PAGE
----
Understanding Position

9Position can be a hard concept for newer players to grasp.

To put it basically, the closer one is to the dealer button, the better position on has.

Players close to the dealer button have late position, the best by far. They will have had the chance to see the action of the other players and therefore will be able to make a more informed action.

Players furthest from button, called early position, such as small and big blind will have the second best position. They have the ability to set the tone of the round by initiating a bet or not.They can test the others to weed out the people without a decent hand.

Players right between early and late position are called mid position. They have the worst position. Not only are they subject to getting tested by potential bets by early positioners, they do not have as much free information that late position do. They are in that awkward spot like a deer in the headlights.

Players with late position often have the advantage of being able to bluff more effectively after seeing their opponents actions and determining whether they actually have a hand or not.

Regardless of how decent a poker player you think you are, you won’t get far without understanding position and how it can benefit you or be a detriment.


Handling Tilt

11What is tilt?

When one plays poorly due to being affected by typically recent, losing experiences.

Everyone who has played Poker has experienced a bad run. It’s not fun. Over the course of 6 hours, when one only receives a hand of AA only to lose it to some raggedy K7. When one is emotionally invested in a hand and ends up losing it, it could potentially put him/her on tilt. When losing hand after hand, it isn’t hard to end up on tilt.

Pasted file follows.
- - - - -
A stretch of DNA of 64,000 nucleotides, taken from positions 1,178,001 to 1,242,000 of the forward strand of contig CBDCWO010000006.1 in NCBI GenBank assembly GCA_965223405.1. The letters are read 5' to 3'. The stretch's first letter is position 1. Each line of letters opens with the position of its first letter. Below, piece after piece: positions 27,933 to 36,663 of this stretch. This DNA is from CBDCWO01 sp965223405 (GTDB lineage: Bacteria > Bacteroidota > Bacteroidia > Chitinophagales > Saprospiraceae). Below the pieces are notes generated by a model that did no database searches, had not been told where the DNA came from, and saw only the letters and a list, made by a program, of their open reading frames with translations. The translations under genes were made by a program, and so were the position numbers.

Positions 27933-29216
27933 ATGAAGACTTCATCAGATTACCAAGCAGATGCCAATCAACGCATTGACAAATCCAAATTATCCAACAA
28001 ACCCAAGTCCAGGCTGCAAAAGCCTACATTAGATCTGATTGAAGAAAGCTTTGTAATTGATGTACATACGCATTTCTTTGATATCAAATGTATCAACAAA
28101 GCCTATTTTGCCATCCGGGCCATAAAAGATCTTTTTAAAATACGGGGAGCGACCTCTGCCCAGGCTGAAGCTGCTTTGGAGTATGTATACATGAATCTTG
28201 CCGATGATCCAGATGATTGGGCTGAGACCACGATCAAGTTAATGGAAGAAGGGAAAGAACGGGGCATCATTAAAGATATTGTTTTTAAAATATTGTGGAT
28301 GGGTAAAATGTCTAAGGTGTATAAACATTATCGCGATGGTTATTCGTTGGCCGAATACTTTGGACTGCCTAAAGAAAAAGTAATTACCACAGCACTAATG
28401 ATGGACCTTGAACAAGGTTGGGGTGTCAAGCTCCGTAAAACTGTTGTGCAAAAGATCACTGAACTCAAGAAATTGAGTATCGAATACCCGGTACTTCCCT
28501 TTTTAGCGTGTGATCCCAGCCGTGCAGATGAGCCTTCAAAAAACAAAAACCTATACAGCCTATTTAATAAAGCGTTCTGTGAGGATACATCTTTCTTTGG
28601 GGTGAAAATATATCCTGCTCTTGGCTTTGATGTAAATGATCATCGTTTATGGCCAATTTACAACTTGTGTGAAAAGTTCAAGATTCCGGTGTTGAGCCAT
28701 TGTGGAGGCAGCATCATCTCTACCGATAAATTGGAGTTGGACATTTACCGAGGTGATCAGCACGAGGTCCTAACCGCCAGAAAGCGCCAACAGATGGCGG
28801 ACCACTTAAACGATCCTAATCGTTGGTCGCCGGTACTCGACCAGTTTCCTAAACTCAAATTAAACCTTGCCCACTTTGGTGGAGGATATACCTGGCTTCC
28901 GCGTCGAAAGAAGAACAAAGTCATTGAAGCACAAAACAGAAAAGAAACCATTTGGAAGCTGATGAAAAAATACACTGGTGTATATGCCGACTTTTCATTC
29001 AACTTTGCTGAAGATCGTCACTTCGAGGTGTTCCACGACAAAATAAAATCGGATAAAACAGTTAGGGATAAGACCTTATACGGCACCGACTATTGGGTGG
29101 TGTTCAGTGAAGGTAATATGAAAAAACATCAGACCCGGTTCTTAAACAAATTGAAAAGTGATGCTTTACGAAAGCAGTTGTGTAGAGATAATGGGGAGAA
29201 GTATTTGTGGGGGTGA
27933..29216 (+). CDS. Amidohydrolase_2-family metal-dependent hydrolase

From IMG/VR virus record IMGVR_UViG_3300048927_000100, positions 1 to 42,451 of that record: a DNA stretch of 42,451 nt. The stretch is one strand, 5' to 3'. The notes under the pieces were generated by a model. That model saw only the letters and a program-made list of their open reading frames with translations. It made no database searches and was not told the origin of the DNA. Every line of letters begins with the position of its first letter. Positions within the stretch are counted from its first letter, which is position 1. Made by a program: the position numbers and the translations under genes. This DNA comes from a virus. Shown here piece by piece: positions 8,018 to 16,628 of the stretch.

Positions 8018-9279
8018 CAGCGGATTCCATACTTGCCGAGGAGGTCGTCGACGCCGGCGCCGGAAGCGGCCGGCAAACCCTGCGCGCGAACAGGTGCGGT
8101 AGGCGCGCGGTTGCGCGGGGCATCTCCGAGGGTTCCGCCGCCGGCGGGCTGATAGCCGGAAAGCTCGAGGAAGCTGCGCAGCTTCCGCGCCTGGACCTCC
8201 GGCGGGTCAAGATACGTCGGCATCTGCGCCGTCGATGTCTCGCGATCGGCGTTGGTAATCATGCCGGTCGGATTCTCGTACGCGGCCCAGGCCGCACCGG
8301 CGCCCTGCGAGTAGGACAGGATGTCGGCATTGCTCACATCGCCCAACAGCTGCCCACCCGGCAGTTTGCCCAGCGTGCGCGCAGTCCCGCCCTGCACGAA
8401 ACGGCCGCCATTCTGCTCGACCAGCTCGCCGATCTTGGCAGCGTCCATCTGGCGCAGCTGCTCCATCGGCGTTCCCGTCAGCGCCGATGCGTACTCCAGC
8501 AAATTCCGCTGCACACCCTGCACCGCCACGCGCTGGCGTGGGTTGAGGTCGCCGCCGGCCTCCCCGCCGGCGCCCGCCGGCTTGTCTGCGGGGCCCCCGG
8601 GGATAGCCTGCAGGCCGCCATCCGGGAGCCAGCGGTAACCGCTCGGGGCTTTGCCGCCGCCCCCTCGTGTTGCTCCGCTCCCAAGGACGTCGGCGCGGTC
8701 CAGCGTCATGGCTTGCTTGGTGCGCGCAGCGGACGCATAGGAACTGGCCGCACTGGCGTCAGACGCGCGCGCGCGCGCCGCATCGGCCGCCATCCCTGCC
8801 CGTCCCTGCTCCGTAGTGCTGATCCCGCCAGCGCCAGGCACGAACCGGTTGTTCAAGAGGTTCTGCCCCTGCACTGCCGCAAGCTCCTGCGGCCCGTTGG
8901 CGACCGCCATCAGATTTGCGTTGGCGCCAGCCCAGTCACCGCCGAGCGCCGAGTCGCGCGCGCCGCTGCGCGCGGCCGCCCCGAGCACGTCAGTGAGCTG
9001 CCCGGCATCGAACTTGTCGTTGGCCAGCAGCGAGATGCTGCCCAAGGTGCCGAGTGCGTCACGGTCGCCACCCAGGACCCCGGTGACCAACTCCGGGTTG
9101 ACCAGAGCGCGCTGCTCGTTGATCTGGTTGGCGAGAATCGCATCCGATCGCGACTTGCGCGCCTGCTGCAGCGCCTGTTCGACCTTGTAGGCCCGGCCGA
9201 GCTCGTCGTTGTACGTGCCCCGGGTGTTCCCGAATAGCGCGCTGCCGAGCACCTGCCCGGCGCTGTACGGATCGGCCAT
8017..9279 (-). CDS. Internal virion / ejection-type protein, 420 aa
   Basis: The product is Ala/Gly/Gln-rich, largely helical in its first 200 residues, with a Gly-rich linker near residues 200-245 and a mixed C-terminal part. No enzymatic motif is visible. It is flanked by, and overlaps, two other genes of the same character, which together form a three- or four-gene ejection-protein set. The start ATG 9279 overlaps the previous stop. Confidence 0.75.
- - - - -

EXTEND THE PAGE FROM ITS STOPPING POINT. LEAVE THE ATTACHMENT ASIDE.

When one doesn’t handle tilt properly, they can spiral into a huge vortex of lost money.

Take a breather, take a break. Take a moment to distance yourself from the table.Do any other activity that will take your mind off that hand. There is nothing  worse than to let past experiences negatively influence your actions in future hands. This only leads to imperfect poker play.

If you are experiencing a more long term tilt, it is time to shift the blame onto yourself. If you are experiencing weeks of bad runs, bad beats, and the like, and not letting it impact your actions, then don’t worry. Everyone goes through bad runs. Tell yourself that you are still playing perfect poker and are simply getting unlucky and that you will make money in the future if you continue to play perfect poker.

Poker is a game of variation, it is not completely skill based. It is completely possible for people to go on months or bad runs at a time. You can only not let it affect your play and realize that you will make money long term.


Experience, Improvement

Scared money don’t make money

10As the title suggests, scared money don’t make money.

I will be writing about a hand that I experienced recently.

My hand is 7 and 6 of clubs. The round starts by a player in mid position raising the bet to $13 pre-flop. After the action moves around the table, there are 5 total players in the hand.